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A Money Saving Exercise

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Want to get more for your money? Try this simple money saving exercise.

money saving, saving money, ways to save money

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There is a simple money saving exercise that everyone should do at least
once in their lives. It is ultimately one of the best ways to save money,
because it is not about pinching pennies, but about discovering what you
really want and getting it. It is so simple you may hesitate to try it.
Just try it. Here it is:

List everything that you have spent money on, are currently spending
money on, or might spend money on.

Don't just read this and think of a few things. Take the time to actually
write it all down. Review your bank statements if you have to, in order
to remember and include everything.

Now go through the list, and carefully consider each item. Take the most
time on the big items - past, present and future possibilities. If your
timeshare on the beach is worth half what you paid, costs $1,000 per year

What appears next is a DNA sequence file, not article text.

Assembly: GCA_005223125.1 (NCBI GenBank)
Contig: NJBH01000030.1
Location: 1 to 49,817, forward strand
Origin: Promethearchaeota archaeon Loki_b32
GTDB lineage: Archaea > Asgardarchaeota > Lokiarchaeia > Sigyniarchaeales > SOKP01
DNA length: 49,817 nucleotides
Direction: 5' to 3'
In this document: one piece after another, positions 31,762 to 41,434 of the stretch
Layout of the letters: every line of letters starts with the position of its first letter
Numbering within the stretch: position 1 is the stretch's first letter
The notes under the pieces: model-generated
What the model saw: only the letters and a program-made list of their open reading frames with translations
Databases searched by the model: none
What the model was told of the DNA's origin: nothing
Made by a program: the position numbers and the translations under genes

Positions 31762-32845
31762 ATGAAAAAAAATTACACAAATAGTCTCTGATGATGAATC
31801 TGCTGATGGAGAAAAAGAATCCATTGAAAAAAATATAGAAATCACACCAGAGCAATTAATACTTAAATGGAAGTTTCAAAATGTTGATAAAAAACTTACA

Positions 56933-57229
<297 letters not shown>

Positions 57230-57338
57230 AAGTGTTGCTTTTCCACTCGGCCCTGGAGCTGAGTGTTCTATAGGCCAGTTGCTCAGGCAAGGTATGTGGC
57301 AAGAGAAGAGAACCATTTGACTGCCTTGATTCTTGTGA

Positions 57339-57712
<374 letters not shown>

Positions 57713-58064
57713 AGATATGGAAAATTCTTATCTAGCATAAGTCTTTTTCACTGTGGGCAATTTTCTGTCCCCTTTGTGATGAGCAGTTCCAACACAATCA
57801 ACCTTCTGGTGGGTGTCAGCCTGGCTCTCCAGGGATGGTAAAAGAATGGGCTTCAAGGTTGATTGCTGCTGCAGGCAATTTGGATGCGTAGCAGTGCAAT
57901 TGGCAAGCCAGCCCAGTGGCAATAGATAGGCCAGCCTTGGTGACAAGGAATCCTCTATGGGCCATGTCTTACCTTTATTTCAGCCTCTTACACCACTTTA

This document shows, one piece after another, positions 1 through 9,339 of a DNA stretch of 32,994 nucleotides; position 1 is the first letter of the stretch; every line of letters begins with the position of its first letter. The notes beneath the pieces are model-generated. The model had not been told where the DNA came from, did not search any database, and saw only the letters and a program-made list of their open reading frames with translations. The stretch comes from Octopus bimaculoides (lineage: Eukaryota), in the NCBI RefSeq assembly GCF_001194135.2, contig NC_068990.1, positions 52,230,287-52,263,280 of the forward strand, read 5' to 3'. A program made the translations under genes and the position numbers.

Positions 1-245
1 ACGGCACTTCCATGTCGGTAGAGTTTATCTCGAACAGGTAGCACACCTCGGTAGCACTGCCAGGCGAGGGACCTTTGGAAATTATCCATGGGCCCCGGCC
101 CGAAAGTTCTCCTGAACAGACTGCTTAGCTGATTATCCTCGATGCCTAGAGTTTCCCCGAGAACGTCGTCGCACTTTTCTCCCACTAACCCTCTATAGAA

in expenses, and is rarely used, you need to learn from that - not to
punish yourself, but to have a richer life.

If you think honestly about the number of times you will use that
Recreational Vehicle, and the cost, it may be $250 for each day of use.
That's okay if that is worth it to you, but maybe you really would enjoy
$100 hotels more. Or maybe you can rent an RV for less overall cost, thus
freeing up money for other important goals.

You see, saving money isn't about sacrifice. We all are aware of the
scrooges in life that pinch their pennies, bank the savings, and then do
nothing with it. The point should be to save money in one area of life so
you can use it in ways that make your whole life richer.

Suppose you notice you're spending $8 per month on subscriptions to
magazine you don't read, or on insurance for a motorcycle you almost
never ride? Cancel the subscriptions or sell the
motorcycle, and what have you lost? Is it a big deal? What will that $8
get you instead?

- Bank it for ten years, and use the $1200 to take a second honeymoon.
- Use it to pay for a day off work once a year, to spend with the kids.

- Invest it, to have an extra $50 per month during your retirement years.

- Buy six good books a year, to learn something new.

- Make banana splits for the family once a month.

- Give $100 per year to a worthy cause.

$8 per month can do a lot if used wisely. Imagine what you could do if
you stopped wasting $200 per month. That's why it is so important to
discover what you really want - and what you don't want. This is one of
the most intelligent ways to save money.